By Pam Reiss
How big is your wallet? It might be quite large due to the amount of plastic it holds.
Believe it or not, 78 percent of Americans carry $50 of cash or less on them at any given time. That’s because these days, virtually anything can be purchased with credit cards or debit cards. Should a consumer find him or herself in a pinch where a business doesn’t accept charge cards, that person could always find the nearest ATM and take out some cash.
But what is the difference between all of those kinds of cards anyway? Let’s take a look:
• An ATM card is usually issued by your financial institution. The card allows you to take money from your savings account or checking account from an ATM, depending on which account it’s linked with. Generally speaking, you can use your ATM card to withdraw money from any ATM machine. But be careful: Some of those withdrawals will cost you. If an ATM machine is not part of your bank’s network, there’s a good chance you’re going to have to pay a fee to access your money. Because The Milford Bank is a member of the Allpoint ATM Network, our customers are able to withdraw money from one of 55,000 machines across the world with no fees. You can find more information about that here.
• A debit card—also known as a check card—is linked with your checking account and generally has a Visa or MasterCard logo on it. As such, you can use these kinds of cards anywhere credit cards are accepted. It’s important you realize that debit cards are not credit cards, as the money that they draw from is the money that is on deposit in your bank account. Because you’re using your own money to make purchases you don’t have to pay interest on the things you buy with your debit card. But it’s important that you remember to keep track of how much money you have in your account because it is possible to spend more money than you have in your accounts, causing you to overdraw your account. .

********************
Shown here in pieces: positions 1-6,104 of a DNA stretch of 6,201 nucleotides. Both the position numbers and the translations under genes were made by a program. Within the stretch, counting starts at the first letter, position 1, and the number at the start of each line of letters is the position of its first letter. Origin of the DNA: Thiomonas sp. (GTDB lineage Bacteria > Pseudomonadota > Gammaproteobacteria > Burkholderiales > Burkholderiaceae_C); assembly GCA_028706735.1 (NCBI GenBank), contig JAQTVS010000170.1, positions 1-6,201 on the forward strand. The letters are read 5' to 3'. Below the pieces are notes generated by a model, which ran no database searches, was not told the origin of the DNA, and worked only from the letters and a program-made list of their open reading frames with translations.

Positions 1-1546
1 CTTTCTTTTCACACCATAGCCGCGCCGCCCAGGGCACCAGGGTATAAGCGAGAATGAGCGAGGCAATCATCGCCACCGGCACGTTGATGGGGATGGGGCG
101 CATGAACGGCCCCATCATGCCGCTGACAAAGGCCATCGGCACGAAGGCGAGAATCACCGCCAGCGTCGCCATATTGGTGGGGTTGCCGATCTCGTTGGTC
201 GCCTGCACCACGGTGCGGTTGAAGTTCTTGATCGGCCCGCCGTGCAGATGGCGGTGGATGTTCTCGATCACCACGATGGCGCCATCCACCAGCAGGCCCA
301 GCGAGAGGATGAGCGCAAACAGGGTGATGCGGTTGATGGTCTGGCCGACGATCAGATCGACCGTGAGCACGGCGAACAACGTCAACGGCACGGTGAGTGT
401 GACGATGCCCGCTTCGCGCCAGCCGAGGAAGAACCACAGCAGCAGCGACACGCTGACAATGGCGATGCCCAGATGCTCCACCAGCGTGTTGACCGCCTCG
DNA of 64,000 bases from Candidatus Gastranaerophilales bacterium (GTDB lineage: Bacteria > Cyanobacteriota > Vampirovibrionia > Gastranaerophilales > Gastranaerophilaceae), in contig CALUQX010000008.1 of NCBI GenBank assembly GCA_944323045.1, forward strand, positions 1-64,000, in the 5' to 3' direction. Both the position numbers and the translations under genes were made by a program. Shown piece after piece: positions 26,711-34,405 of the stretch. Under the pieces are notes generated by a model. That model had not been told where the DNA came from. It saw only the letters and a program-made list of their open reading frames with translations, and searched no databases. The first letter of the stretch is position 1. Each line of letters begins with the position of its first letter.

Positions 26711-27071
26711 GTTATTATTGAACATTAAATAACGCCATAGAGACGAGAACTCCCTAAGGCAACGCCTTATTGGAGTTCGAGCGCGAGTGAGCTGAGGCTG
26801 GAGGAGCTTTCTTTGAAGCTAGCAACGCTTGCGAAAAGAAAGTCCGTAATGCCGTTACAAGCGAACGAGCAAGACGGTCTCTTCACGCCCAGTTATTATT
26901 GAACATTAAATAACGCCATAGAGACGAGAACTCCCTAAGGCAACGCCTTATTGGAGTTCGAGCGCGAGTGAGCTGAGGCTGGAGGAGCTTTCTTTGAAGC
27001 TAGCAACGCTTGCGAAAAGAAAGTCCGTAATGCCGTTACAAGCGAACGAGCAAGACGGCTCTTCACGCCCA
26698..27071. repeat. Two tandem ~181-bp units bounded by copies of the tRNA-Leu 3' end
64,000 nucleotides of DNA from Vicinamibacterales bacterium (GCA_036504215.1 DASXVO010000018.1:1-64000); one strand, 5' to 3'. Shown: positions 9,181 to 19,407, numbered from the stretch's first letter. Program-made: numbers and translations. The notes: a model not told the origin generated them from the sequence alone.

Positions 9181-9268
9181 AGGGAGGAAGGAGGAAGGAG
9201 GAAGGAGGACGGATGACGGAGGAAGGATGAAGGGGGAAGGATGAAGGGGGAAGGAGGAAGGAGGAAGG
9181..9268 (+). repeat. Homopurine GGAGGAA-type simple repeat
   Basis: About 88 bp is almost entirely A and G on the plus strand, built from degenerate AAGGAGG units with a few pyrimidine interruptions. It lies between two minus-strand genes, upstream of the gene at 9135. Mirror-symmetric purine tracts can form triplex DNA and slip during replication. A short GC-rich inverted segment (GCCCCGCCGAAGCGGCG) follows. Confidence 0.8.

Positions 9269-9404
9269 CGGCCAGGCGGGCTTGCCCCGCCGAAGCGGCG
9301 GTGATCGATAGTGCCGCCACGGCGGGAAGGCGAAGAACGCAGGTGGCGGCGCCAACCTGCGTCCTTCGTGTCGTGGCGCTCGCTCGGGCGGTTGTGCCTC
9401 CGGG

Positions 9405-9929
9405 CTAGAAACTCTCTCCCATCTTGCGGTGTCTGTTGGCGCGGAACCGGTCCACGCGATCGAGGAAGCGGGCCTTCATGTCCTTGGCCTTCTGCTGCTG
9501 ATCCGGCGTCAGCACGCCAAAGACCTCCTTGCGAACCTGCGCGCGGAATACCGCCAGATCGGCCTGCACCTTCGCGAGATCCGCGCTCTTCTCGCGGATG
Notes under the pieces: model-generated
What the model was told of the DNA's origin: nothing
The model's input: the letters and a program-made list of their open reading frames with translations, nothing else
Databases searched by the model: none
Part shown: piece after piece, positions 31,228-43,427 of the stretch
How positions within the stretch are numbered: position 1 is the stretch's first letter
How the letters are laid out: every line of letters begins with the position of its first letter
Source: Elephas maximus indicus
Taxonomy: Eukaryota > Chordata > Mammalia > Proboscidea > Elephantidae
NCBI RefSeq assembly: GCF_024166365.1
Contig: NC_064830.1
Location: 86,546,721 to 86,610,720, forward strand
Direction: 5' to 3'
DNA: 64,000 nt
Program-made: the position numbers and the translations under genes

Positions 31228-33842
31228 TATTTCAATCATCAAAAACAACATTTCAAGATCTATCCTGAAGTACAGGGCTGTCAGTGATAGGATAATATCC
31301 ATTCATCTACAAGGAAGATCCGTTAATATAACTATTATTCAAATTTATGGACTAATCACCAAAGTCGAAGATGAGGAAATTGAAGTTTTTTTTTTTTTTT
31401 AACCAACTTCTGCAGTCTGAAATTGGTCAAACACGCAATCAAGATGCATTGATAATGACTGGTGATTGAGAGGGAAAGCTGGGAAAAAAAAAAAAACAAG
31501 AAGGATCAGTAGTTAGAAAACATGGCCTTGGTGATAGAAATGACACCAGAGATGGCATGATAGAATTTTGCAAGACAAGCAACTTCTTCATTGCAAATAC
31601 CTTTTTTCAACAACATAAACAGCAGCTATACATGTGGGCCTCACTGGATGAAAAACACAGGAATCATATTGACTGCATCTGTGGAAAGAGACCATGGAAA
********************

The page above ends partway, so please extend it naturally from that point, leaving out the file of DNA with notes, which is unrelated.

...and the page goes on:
• A credit card allows you to purchase things with a lender—like American Express, Visa or MasterCard—fronting you the money. The lender charges the merchant a per-dollar percentage on each transaction. They will also charge you interest if you carry a balance on your account. . Depending on your credit history, your credit limit may vary. The better your history, generally speaking, the higher your limit.
Different kinds of cards are the preferred method of payment for different kinds of people. There are some people who will only buy things with cash. When you pay with cash, you know exactly how much of it you have in your wallet so you don’t risk spending more than you have.
Other people turn to debit cards because they don’t like having cash on their person in case they lose their wallet, for example. On top of that, you don’t have to worry about carrying a high balance—though you might have to worry about overdrawing your account if you’re not careful.
Because of the freedom and rewards that come with some credit cards, many people feel comfortable buying with them. It is important to try and pay your credit card balance in full each month, however, if you wish to avoid hefty interest rates.
What is your favorite banking card to use and why? Keep the conversation going in the comments section below!